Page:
This section provides various examples for various needs.

Email Campaign

In case you have a list of clients or customers you wish to send personalized emails, you may benefit from templating. It may help to make the templates to an HTML file, polish them and after then send:

from redmail import EmailSender

email = EmailSender(...)
email.receivers = ['']

Then make a HTML file, for example path/to/campaigns/summer_sale.html:

<img src="{{ company_logo }}" width=200 height=100>
<h1>Thank you, {{ customer }}, for being awesome!</h1>
    We are pleased to inform you that we have a lot of products
    in huge discounts.
{% for product, discount, in discounts.items() %}
    <li>{{ product }}: {{ '{:.0f} %'.format(discount * 100) }}</li>
{% endfor %}
<p>Kind regards, We Ltd.</p>

Finally send the emails:

discounts = {'shoes': 0.2, 'shirts': 0.4}
customers = ['', '', ...]
for customer in customers:
        subject="Summer Sale!",
            "customer": customer,
            "discounts": discounts
            "company_logo": "path/to/logo.png"

Error Alerts

If you are building long running program (ie. web app) you can make a templated error alerts that include the full traceback:

from redmail import EmailSender

error_email = EmailSender(...)
error_email.sender = ''
error_email.receivers = ['']
error_email.html = """
    <h2>An error encountered</h2>
    {{ error }}

    raise RuntimeError("Oops")
    # Send an email including the traceback
    error_email.send(subject="Fail: doing stuff failed")


The error formatting object identifies which body it is being attached to. If you wish to use text body, error will show up similarly as Python errors you see on terminals. See more from redmail.models.Error

Stats Reports

As demonstrated here, embedding Matplotlib figures to the HTML bodies is trivial. Therefore you can easily create diagnostic reports or automatic analyses. Just create the plots and let Red Mail send them to you:

from redmail import EmailSender

stats_report = EmailSender(...)
stats_report.sender = ''
stats_report.receivers = ['']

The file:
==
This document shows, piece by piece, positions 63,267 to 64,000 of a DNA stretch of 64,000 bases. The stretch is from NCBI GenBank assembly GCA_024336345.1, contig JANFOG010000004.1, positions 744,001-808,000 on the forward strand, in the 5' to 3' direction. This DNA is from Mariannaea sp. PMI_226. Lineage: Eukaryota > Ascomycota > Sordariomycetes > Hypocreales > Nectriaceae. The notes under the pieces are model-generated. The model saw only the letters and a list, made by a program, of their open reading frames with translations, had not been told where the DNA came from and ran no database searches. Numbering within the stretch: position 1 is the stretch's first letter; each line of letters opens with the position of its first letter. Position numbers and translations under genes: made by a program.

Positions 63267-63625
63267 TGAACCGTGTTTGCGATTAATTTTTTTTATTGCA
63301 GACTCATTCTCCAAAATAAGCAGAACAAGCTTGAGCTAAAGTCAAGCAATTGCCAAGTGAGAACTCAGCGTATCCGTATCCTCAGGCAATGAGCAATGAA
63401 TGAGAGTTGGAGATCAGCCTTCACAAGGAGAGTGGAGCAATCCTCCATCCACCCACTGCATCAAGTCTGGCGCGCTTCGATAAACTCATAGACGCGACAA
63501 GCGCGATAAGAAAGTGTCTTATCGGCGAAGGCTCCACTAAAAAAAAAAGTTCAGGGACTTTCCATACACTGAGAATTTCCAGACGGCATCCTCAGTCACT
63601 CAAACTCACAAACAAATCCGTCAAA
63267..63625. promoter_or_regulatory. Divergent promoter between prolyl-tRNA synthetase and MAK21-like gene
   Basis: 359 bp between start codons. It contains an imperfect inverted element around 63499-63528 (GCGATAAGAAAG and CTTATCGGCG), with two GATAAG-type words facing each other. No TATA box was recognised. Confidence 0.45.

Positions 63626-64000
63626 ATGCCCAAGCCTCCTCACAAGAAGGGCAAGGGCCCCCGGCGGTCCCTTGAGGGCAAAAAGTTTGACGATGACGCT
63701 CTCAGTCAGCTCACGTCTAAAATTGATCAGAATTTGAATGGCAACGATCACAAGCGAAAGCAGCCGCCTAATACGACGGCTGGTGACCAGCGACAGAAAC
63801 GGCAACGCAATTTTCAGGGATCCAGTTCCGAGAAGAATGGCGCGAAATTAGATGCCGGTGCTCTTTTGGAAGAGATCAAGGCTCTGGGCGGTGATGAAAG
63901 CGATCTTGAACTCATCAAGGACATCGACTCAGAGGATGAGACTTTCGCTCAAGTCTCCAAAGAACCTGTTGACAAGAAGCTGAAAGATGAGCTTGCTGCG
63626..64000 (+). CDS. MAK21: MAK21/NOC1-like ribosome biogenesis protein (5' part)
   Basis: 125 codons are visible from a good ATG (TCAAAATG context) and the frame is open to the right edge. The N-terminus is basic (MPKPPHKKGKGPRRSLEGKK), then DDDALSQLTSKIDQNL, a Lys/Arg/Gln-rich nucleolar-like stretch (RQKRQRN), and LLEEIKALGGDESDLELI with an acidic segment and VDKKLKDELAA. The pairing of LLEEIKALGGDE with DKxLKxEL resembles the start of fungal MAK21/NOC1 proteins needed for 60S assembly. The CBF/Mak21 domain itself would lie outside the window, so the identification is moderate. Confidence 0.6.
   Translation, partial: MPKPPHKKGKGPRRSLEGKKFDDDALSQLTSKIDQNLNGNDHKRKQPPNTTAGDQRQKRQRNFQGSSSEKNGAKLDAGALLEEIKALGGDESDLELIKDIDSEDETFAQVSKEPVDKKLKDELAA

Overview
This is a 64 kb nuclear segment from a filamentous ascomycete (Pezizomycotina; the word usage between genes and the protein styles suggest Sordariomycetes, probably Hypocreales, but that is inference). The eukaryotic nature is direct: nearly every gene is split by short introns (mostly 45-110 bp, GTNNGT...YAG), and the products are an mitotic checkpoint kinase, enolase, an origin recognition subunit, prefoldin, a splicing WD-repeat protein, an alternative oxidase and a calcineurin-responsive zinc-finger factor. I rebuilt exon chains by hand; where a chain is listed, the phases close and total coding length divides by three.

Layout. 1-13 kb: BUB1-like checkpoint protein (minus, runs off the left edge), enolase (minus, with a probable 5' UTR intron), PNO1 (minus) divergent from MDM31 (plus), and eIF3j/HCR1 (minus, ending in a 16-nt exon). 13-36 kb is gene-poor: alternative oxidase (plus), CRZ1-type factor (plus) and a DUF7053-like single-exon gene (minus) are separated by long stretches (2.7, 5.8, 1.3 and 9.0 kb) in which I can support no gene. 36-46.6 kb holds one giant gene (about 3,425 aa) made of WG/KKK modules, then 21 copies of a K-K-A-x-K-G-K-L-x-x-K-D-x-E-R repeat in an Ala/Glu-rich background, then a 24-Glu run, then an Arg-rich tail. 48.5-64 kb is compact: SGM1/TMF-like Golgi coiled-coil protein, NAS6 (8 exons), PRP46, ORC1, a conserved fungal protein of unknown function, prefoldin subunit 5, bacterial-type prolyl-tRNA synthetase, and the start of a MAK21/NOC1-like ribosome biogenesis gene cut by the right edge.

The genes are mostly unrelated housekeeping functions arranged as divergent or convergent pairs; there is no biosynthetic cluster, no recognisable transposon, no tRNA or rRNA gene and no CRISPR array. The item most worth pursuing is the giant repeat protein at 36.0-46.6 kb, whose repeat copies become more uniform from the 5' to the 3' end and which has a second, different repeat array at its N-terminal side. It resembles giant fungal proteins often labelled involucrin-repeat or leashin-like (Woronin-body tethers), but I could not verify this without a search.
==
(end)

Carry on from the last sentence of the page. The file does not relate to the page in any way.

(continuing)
# Create a plot
import matplotlib.pyplot as plt
fig_performance = plt.Figure()

# Create summary table
import pandas as pd
df = pd.DataFrame(...)
df_summary = df.describe()

# Send the report
    subject="System Diagnostics",
        <h1>System Diagnostics ({{ now }})</h1>
        {{ perf_plot }}
        <h2>Summary Statistics</h2>
        {{ tbl_summary }}
        <p>System running on {{ node }}</p>
        "perf_plot": fig_performance,
        "tbl_summary": df_summary

Distribution Lists

There might be a situation in which you would like to specify some sets of pre-defined distribution lists for which you will send emails to depending on situation. To accomplish this, you can create subclass the EmailSender and create cystin distribution list logic:

from redmail import EmailSender

class DistributionSender(EmailSender):
    "Send email using pre-defined distribution lists"

    def __init__(self, *args, distributions:dict, **kwargs):
        super().__init__(*args, **kwargs)
        self.distributions = distributions

    def get_receivers(self, receiver_list):
        if receiver_list:
            return self.distributions[receiver_list]

    def get_cc(self, receiver_list):
        if receiver_list:
            return self.distributions[receiver_list]

    def get_bcc(self, receiver_list):
        if receiver_list:
            return self.distributions[receiver_list]

Then to use it:

email = DistributionSender(
    host="localhost", port=0,
        "managers": ["", ""],
        "developers": ["", ""]

    subject="Important news",

You can also accomplish this without subclassing to limited extent:

managers = EmailSender(host="localhost", port=0)
managers.receivers = ["", ""]

developers = EmailSender(host="localhost", port=0)
developers.receivers = ["", ""]

# Send an email to the developers
    subject="Important news"